Paribu, which allows Turks to use their bank accounts to buy and sell crypto in Turkish lira, has seen its user base grow from around 1.5 million at the open of 2021 to 5 million by year’s end, while average daily trading volume swelled from $20m a day in 2020 to more than $500m by the end of 2021.
And local exchanges like Paribu and BTCTurk aren’t the only option for the country’s growing legions of crypto investors. Global exchanges like Binance and Coinbase also operate in Turkey.
The exact number of investors in Turkey holding crypto is difficult to estimate because not all exchanges have made their data public. But Sert says experts have estimated it is somewhere between 10 and 11 million people.
“If crypto people in Turkey made their own political party, they would be the third-largest party in parliament,” said Sima Baktas, a lawyer specialising in cryptocurrencies and co-founder of CryptoWomen Turkey, a non-profit that holds crypto seminars and workshops to educate the public.
Baktas, who estimates at least 14 million people out of Turkey’s population of 84 million hold cryptocurrencies today, said the increasingly popular trend is being driven by a young population that is both familiar with the online world and eager to find a way to protect their savings against lira depreciation.
“It wasn’t hard to adapt to the crypto sector, because we already had such big potential,” she said. “After that, of course, came the Turkish lira, and the economic situation we have today, which is getting worse and worse, and people are trying to find a reliable financial instrument for their savings.”
Defying bad publicity
Crypto has exploded in popularity despite years of government warnings about the sector’s infamous volatility.
Back in 2017, officials cautioned the public that crypto was a speculative sector that would collapse, while Turkey’s Directorate of Religious Affairs said Bitcoin and other cryptocurrencies were not permissible in Islam, because they lacked an intrinsic value like gold, and were too shrouded in secrecy and prone to abuse by criminal networks.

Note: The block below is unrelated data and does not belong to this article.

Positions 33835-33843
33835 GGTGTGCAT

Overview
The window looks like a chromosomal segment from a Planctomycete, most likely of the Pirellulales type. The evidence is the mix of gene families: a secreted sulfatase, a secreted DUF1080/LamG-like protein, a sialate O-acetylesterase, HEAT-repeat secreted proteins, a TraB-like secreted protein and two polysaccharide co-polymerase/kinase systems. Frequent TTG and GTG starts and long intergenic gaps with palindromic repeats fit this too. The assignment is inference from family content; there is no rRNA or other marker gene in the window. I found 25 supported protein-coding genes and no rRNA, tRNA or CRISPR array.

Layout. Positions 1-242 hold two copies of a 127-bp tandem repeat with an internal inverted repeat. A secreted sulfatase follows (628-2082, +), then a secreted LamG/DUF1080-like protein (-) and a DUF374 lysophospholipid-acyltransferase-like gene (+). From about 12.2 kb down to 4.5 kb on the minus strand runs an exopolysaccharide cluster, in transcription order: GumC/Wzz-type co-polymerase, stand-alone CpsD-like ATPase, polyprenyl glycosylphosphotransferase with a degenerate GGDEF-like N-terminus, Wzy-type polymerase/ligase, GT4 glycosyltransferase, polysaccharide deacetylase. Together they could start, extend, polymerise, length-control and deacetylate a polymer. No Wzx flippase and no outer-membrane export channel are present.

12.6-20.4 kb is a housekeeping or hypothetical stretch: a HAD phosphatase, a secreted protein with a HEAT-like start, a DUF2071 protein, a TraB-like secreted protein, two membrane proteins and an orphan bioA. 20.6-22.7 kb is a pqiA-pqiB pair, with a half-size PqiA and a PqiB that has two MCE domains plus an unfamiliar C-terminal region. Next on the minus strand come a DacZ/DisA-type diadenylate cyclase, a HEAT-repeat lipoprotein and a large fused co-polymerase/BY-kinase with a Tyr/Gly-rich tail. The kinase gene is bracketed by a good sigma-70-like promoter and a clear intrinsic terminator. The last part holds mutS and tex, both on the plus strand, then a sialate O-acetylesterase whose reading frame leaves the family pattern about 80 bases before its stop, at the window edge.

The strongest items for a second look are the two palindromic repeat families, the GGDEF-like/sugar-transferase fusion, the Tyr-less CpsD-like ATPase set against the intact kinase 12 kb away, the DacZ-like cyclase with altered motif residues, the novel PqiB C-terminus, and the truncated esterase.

If crypto people in Turkey made their own political party, they would be the third-largest party in parliament.
Last year’s abrupt collapse of the Thodex and Vebitcoin cryptocurrency exchanges was greeted with criminal charges and a wave of news stories on how Turks were being swindled by the crypto craze.
But Baktas said the negative publicity is not deterring the public from joining the crypto sector.
“Even mainstream TV channels talk about crypto now, and even when they show very bad news about crypto, Turkish people get more into crypto, because they don’t care about that bad news showing it as some kind of unreliable sector.”
Meanwhile, having already banned cryptocurrencies for payments, Turkish authorities are working on new legislation that would seek to better regulate the sector.
This month Baktas and other crypto experts met with lawmakers in Ankara who are drafting new regulations that would streamline registration for new crypto exchanges, and potentially allow exchanges like NakitCoins to buy and sell crypto in Turkish lira directly.
“The aim is to regulate the system, to prevent malicious intent, protecting investors and preventing victimisation,” Mustafa Elitaş, the deputy head of the ruling Justice and Development Party in parliament, said on January 6.
Elitaş has been meeting with experts like Baktas and representatives from exchanges to discuss a new regulatory regime – a sign, says Sert, that the government is giving the issue serious thought.
“He is trying to understand the landscape, and it was helpful for him to talk to those community members, to understand better what the issues are,” said Sert.
Rumours have been circulating in Turkey about what the official new crypto rules may include, such as slapping a 40 percent tax on crypto profits – something Elitaş has publicly denied.